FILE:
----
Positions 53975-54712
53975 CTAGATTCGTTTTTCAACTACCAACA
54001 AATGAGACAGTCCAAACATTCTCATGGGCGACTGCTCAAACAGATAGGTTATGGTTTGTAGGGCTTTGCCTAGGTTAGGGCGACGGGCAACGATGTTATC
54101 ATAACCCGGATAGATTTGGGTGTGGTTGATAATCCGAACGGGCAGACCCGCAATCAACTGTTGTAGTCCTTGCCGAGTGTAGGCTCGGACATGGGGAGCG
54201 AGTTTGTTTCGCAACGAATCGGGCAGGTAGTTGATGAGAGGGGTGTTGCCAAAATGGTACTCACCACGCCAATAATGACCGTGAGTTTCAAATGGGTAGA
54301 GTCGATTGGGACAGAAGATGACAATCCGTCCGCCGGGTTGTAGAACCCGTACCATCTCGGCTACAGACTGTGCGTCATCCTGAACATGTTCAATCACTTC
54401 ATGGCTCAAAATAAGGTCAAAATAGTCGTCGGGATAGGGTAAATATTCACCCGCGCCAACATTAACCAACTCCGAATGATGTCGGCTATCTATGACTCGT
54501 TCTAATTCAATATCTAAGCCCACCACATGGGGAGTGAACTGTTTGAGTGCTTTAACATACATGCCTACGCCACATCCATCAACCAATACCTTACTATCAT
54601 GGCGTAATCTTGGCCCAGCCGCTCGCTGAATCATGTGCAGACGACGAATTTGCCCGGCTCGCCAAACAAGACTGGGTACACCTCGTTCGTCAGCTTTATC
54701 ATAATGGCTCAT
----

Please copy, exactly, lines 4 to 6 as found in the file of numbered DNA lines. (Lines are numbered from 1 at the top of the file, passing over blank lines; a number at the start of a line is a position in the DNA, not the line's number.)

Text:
54101 ATAACCCGGATAGATTTGGGTGTGGTTGATAATCCGAACGGGCAGACCCGCAATCAACTGTTGTAGTCCTTGCCGAGTGTAGGCTCGGACATGGGGAGCG
54201 AGTTTGTTTCGCAACGAATCGGGCAGGTAGTTGATGAGAGGGGTGTTGCCAAAATGGTACTCACCACGCCAATAATGACCGTGAGTTTCAAATGGGTAGA
54301 GTCGATTGGGACAGAAGATGACAATCCGTCCGCCGGGTTGTAGAACCCGTACCATCTCGGCTACAGACTGTGCGTCATCCTGAACATGTTCAATCACTTC